December 15, 2021
This Month in Herreshoff History: “A Museum in Nat Herreshoff’s Memory”
“The Famous Designer’s Son has Preserved his Models and Tools”: an article by William H. Taylor
As we near the end of a year of celebrations to mark the 50th anniversary of the Herreshoff Marine Museum’s founding as a public institution, we reflect on the earliest idea of a museum dedicated to the Herreshoff legacy. While L. Francis Herreshoff was publishing the serialized biography of his father in Rudder Magazine between January 1949 and April 1951, his elder brother A. Sidney Herreshoff was taking a different but equally important approach to preserving his father’s – and HMCo.’s – legacy. While L. Francis was writing the narrative, A. Sidney was working to preserve the physical artifacts of Captain Nat’s design process: the contents of the Love Rocks Model Room & Workshop. The following article by legendary yachting journalist William H. Taylor with photos by Norman Fortier was originally published in Yachting magazine in December 1954 and recounts a visit to A. Sidney’s private “museum.” The article is rich with detail about the Herreshoff legacy as it existed in the period between HMCo.’s closure in the winter of 1944-1945 and the Herreshoff Museum’s establishment in 1971.
Click here to read “A Museum in Nat Herreshoff’s Memory” as originally published in Yachting magazine, December 1954
We have also annotated a short excerpt below for those who want to learn more about some of the vessels called out in the article; links courtesy of the Herreshoff Catalogue Raisonné!
“Over the portrait are models of two boats that contributed greatly to their designer’s fame in the early 1890s, the 46- footers Gloriana and Wasp. At the right, chronologically from top to bottom, are his America’s Cup defense sloops Vigilant (1893), Defender (1895), Columbia (1899-1901), Constitution (beaten by Columbia in the 1901 trials), Reliance (1903) and Resolute (1920). Tucked in between Defender and Columbia is a little rowboat model marked “Columbia’s lifeboat,” a craft which proved so useful that hundreds of dinghies were built from that model.
Down the left side and beneath the painting are models of some (by no means all) of the yachts Captain at owned himself, starting at the top with Consuelo and Clara, cat-yawls he built in the ’80s. Next come the hull of Dilemma (1891), the first successful fin-keeler, two successive Alerions [Alerion I, Alerion II], and Kildee. Beneath them come a series of steam and power boats-Item, Squib (a converted torpedo launch), Roamer (a roomy cruiser), Swiftsure (last of Herreshoff’s fast steam launches), and Helianthus I, II and III (gasoline-powered cruising yachts). Directly under the painting is one of the most familiar models to modern yachtsmen, the last Alerion, built about 1912. It was from this model, with various modifications of the keel and other details, that the famous Newport 29- footers and later Fisher’s Island 31s were built. As lately as 1953 a new boat, Daniel Morrell’s Rogue, was built to lines taken off this model by Sidney Herreshoff. At the bottom are a number of small sailing craft the designer built for himself, mostly in his later years – Pleasure (still going strong as Mumsey), Water Lily, Possum, Oleander and a sailing dinghy.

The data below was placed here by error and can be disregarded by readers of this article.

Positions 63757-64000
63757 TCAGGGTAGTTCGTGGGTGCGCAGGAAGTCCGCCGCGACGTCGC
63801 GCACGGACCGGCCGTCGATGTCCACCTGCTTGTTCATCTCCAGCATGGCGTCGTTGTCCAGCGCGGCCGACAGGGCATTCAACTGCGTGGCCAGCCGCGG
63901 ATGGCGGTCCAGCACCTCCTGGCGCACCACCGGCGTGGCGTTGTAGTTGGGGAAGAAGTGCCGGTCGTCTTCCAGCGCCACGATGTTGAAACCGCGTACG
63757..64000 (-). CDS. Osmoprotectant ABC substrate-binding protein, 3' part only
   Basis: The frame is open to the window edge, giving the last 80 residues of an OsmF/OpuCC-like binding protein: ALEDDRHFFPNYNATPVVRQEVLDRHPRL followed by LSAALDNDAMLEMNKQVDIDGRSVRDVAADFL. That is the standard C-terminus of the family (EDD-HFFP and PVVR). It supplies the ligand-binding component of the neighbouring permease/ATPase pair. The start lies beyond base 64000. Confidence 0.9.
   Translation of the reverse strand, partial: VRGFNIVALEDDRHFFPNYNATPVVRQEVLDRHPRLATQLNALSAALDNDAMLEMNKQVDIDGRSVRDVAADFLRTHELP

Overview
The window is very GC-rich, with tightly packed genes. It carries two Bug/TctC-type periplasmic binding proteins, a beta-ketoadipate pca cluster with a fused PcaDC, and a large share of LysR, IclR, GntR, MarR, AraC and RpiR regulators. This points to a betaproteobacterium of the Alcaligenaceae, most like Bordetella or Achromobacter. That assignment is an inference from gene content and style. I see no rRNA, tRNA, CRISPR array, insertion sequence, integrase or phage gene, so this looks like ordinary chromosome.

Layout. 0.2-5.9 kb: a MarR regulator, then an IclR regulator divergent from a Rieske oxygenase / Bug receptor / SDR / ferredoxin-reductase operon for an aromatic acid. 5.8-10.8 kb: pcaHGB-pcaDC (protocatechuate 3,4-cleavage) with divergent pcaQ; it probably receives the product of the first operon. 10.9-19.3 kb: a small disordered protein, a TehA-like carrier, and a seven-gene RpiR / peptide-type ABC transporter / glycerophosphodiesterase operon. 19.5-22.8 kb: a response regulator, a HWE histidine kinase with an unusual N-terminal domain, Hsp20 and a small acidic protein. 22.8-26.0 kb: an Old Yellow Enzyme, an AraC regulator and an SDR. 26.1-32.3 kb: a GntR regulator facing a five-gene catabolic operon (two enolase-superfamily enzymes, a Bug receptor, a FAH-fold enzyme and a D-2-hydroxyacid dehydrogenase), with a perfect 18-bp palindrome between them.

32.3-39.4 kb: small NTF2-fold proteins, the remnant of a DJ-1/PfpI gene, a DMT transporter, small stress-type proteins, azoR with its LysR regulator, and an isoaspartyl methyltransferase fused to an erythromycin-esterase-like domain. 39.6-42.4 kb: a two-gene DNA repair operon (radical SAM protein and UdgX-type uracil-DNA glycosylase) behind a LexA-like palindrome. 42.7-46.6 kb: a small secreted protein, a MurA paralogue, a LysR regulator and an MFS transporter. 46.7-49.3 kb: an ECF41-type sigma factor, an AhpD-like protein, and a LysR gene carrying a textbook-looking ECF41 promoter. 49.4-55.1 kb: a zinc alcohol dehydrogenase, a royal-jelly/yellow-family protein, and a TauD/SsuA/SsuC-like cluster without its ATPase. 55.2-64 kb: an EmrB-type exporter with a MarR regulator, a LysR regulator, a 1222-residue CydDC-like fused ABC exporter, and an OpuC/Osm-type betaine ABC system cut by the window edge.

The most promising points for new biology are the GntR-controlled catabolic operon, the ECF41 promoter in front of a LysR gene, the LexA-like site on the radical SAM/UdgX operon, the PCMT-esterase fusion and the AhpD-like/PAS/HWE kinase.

In some ways the unmounted models-those that were never built from-are as interesting as those whose lines were translated full size. They show experiments in hull form, and they indicate that Captain Nat engaged in model making for its own sake. There are models he made of boats his father, Charles Frederick Herreshoff, built at Bristol as far back as 1834. One pair of models can only be described as cartoons of the types whose adherents waged the bitter “cutter-vs-sloop” controversy of the 1880s and ’90s. One of these is a fantastically deep and narrow exaggeration of the extreme British cutter type; the other a very shallow hull which, from a nicely modeled, hollow bow widens out into a hull that is practically circular in plain view, carrying the New York Bay sloop type to its ultimate absurdity. Captain Nat must have chuckled as he shaped them…”